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Am I Bidding Against Myself?

Visitor ✭ ✭ ✭
# 1
Visitor ✭ ✭ ✭

hey guys,

 

Might be a dumb question, but I have a feeling I'm bidding against myself here and haven't realized it.

 

I have 4 products that have about 3 different variations in one attribute and about 3 different variations in another attribute. Their titles are almost identical other than those small changes in those attributes. So essentially 4 products are now 24 products with extremely similar titles.

 

For example:

 

Red Shoe for Walking

Red Shoe for Climbing

Red Shoe for Running

Red Boot for Walking

Red Boot for Climbing

Red Boot for Running

 

Would those titles be bidding against one another? If so, how do I go about breaking these items out without competing against myself? Also, how does Google decide on which "red shoe" to show if someone doesn't search specifically for "walking, climbing, running"?

2 Expert replyverified_user
1 ACCEPTED SOLUTION

Accepted Solutions
Marked as Best Answer.
Solution
Accepted by topic author Tyler C
June 2016

Re: Am I Bidding Against Myself?

[ Edited ]
Top Contributor
# 5
Top Contributor

regardless of how users are searching, differentiating variants
can still be critical to helping google determine the quality of
individual variant items or (not to) favor one item over another.

this is one reason why google has rules and recommendations for variants.

be certain that each variant-group has identical item_group_id values.

be certain that each variant-group has at least one variant attribute
that is unique among all items within the variant group -- e.g. color,
size, material, or patten; the more accurate and valid the better.

be certain that each physical variant has proper and valid global-trade-data --
especially if the manufacturer has assigned different sets of global-trade-data
to differentiate each variant item.

in addition to variant attributes, be certain the title contains both the
required identical common part but also the recommended unique part,
that differentiates all variants within the group and all variants across
variant-groups, especially for similar items.
e.g.
Red Rockport Shoe for Walking - Men's Size 10.5 W - Twill Canvas
Red Rockport Shoe for Walking - Women's Size 7.0 M - Leather

using only the required common-part --
without the recommended unique-part --
for a title, will likely tend toward poor
quality and poor performance over time;

especially for short-tail search-terms.

be certain the description also highlights any physical item differences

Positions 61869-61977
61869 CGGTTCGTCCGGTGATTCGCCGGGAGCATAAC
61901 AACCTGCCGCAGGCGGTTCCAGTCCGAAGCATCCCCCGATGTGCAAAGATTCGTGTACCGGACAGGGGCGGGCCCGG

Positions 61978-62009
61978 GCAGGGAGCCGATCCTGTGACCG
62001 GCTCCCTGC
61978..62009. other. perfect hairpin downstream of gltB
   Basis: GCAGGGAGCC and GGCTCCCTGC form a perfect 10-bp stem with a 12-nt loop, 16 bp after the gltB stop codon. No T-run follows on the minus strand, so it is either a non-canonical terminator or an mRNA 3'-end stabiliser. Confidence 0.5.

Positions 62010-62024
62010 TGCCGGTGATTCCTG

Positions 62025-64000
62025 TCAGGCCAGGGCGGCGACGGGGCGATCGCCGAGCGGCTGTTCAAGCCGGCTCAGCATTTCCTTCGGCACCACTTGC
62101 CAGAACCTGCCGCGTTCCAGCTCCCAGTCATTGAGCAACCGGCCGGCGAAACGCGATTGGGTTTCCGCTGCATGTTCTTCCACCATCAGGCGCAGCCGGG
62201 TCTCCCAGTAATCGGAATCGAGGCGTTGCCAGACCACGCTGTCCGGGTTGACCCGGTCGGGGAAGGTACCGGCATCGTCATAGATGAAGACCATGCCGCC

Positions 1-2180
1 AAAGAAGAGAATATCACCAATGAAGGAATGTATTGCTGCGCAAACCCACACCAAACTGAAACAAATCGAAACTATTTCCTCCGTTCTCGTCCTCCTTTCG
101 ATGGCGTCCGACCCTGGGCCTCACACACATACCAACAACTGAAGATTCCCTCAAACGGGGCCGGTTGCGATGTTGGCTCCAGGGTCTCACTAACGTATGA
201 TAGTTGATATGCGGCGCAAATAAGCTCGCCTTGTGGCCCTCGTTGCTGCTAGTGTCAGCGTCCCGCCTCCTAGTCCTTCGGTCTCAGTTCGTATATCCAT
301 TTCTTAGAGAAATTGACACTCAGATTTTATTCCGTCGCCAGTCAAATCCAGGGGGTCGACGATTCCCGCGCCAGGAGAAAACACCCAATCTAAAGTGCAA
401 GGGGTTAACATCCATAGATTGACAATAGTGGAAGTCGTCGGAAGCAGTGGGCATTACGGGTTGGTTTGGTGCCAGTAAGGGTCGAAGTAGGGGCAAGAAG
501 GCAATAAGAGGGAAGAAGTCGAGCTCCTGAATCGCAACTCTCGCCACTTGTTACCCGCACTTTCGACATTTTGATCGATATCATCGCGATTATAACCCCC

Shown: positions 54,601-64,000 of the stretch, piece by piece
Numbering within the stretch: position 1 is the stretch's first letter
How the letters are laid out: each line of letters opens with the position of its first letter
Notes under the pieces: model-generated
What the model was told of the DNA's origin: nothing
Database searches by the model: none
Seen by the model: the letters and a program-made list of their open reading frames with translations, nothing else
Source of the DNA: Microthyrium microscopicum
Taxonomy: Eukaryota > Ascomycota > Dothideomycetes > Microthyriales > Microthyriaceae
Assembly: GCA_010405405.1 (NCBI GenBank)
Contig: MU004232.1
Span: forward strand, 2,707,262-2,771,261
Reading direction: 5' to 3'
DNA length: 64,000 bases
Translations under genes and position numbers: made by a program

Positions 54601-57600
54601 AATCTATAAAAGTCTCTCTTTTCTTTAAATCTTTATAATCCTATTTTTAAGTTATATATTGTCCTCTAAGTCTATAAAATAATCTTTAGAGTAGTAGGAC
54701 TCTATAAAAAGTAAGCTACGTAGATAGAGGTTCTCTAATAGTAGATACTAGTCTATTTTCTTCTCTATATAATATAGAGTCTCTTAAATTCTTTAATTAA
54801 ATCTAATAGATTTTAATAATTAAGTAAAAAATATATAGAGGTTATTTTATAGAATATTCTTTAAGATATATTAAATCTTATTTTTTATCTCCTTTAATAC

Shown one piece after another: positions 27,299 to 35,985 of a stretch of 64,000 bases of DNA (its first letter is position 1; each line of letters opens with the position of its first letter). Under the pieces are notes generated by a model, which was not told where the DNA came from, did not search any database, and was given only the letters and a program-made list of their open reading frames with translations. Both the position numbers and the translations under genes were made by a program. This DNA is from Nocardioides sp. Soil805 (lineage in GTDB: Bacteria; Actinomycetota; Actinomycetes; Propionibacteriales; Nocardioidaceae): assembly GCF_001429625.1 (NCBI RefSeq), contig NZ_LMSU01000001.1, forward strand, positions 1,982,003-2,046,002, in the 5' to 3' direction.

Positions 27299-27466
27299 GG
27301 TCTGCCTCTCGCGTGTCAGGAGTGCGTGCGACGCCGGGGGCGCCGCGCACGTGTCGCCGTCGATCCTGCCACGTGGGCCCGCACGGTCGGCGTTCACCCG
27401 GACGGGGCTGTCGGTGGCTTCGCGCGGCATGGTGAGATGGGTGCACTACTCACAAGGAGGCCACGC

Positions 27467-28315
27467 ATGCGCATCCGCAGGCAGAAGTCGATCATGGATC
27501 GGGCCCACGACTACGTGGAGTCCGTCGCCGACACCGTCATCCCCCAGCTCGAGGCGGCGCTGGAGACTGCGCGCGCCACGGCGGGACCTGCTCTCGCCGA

between variants -- both with respect to variant attributes but also with
respect to physical uniqueness; e.g. silhouette: high heal; toe: steel;
waterproof; weight: 12.3 ounces; etc.

also, be certain the link attribute preselects the exact variant --
either via a server-side-script with url-parameters or by using
a separate landing-page.

also, google does require that only (variant) items that are physically
in stock be submitted -- but there is no rule to submit all variants;
for example, variants could be limited to only best-selling items.

related, the custom_label_ attributes can be critical in this regard --
for example, bidding higher on specific best-selling variant items
or much lower on specific poor-sellers.

as to search-terms, if users are using broad, short-tail terms, too often,
especially with respect to (poor) conversions, consider analyzing the
search-terms carefully and adding: specific terms as negative-words
or effort into improving the quality of those items or landing-pages --
otherwise, short-tail search-terms can be a rather costly playing-field.

importantly perhaps, and related to competitors, relevance, and quality,
both the user's search-history and the item's historic click-through-rate
are likely critical in this regard; for example, searching for red-shoes and
then clicking on only high-heels or leather shoes would likely eventually
disfavor canvas walking-shoes -- another reason why submitting more
but more accurate and specific information is generally a best-practice.

View solution in original post

Re: Am I Bidding Against Myself?

Top Contributor
# 2
Top Contributor
Hello, Tyler.

There's no such thing as bidding against yourself. For any auction Google will select the ad with the highest ad rank. That's the one that will show. So if several targeting criteria match a certain search query, Google will generally pick the one with the highest ad rank.

In the case of shopping ads, several might show for the same query and all you can do is to prevent some of them from showing is to use negative keywords in order to prevent certain products from appearing. Just as well as you'd do with regular search ads (keyword based).

Or, you can do something else: decide on a KPI (CPA, ROAS, clicks, etc.) and use that to optimize your bidding. When doing that, Google will use all the available signals in order to maximize your KPI. So if you decide for CPA, for instance, it will try to keep it as low as possible and keep serving the ads that converted for "red shoe" in the past.

If you don't do anything special, Google will rotate the ads for a while and after one of them has a higher ad rank, it will keep showing that one.